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I have several large pumpkins on a vine but am not sure when to pick them.

I have heard they are similar to potatoes in that you wait till the vine starts to die before harvesting.

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2 Answers 2

up vote 8 down vote accepted

Once the vine starts to die back, that is a useful indicator that they are ready or nearly ready.

Other indicators of a ripe pumpkin include:

  • It should sound a bit hollow when you slap it
  • The stem should be hard and start to have cracks in it
  • Pressing the skin with a fingernail should dent but not puncture
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If you leave a tomato on the vine too long, it may split, or a critter may come and eat it in the night. Pumpkins and their ilk don't suffer from either problem, so you can leave them as long as you want. The colour change is a big clue, but most people leave them until there is no chance of them growing any more.

In the late fall when we have a hard frost that leaves the ground white and "melts" a lot of tender foliage, it is very common to see bright orange pumpkins all over a field.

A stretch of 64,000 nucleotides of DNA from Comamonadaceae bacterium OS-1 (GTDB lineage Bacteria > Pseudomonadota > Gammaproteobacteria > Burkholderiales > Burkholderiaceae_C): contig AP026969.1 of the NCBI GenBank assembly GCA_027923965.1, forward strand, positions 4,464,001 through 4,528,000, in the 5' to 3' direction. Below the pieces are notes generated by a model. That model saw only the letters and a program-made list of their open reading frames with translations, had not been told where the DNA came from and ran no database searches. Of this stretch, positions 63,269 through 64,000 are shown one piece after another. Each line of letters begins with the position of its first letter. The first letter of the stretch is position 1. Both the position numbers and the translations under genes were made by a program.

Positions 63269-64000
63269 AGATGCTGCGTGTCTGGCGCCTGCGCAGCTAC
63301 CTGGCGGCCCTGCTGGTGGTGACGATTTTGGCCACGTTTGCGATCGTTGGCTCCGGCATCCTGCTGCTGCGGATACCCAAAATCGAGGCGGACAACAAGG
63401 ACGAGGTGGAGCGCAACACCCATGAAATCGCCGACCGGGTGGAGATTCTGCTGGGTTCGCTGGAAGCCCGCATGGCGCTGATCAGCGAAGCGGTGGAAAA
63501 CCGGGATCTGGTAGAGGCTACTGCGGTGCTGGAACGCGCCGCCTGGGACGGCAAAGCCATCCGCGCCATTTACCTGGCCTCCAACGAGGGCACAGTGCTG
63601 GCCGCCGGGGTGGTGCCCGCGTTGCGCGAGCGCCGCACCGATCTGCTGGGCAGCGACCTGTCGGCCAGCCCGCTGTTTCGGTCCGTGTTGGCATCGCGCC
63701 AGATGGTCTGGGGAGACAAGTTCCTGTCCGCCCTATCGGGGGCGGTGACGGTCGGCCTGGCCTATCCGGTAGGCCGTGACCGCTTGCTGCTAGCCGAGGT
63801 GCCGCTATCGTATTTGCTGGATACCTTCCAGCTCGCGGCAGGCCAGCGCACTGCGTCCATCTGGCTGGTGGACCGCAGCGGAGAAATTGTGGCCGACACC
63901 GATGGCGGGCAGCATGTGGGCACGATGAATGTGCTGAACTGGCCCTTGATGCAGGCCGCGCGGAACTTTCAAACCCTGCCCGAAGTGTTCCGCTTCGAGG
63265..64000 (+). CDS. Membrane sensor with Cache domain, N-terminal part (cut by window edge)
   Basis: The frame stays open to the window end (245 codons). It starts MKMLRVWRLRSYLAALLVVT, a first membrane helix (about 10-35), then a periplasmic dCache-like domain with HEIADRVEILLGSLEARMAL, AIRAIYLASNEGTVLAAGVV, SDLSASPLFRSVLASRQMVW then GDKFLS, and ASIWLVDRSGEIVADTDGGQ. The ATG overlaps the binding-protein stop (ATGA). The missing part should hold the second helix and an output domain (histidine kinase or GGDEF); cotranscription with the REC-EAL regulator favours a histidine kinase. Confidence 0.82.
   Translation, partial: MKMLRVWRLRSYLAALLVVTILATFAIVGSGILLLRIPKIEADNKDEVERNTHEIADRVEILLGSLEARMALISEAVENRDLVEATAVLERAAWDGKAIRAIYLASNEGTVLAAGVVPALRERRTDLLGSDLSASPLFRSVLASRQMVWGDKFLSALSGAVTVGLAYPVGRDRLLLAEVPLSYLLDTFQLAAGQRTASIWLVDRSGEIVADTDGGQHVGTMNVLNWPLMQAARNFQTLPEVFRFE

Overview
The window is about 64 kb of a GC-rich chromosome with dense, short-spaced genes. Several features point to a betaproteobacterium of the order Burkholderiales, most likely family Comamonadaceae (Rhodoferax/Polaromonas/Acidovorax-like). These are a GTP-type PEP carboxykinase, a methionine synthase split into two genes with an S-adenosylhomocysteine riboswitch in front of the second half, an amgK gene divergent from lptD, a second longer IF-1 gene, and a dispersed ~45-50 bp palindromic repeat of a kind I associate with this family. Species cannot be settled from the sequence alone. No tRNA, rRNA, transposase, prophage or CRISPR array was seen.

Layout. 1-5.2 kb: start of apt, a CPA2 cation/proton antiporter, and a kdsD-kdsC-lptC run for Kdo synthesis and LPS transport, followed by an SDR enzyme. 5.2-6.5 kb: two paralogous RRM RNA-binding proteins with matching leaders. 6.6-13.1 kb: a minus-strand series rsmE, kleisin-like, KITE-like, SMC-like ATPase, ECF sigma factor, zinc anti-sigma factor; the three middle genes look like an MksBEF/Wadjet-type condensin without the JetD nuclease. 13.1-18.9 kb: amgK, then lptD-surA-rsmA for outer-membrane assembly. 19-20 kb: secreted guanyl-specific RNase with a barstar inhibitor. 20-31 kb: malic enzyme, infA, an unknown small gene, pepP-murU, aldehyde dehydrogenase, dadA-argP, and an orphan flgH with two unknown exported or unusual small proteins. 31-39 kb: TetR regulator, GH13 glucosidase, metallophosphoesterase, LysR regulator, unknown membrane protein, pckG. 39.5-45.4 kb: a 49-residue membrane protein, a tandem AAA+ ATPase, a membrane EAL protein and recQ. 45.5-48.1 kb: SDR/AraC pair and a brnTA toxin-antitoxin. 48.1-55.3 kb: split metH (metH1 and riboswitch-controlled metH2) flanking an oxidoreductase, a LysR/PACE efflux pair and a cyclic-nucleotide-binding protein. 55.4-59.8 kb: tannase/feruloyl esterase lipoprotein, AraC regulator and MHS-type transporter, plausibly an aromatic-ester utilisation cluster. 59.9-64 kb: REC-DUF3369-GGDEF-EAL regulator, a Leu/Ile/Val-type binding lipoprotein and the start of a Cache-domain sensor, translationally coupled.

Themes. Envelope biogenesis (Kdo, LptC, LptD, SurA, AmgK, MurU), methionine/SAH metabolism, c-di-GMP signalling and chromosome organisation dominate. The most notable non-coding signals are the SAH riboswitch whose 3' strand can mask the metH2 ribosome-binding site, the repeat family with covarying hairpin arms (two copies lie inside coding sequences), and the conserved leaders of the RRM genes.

enter image description here

from http://photos.syracuse.com/post-standard/2012/10/pumpkin_harvest_at_abbott_farm_4.html - the grass and weeds between the pumpkins clearly weren't killed by the frost but the pumpkin stems and leaves were (look closely.)

If you are just dying to eat some pumpkin then tapping for hollowness and checking the hardness of the skin and stem are good things to do. But if you are just feeling a sense of nervousness that you should be harvesting now, relax. Take them in when the foliage is all dead and they are surely no longer growing.

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Pumpkins don't store quite so well after frost, I usually take 'em in soon before frost comes. –  J. Musser Oct 28 at 21:39

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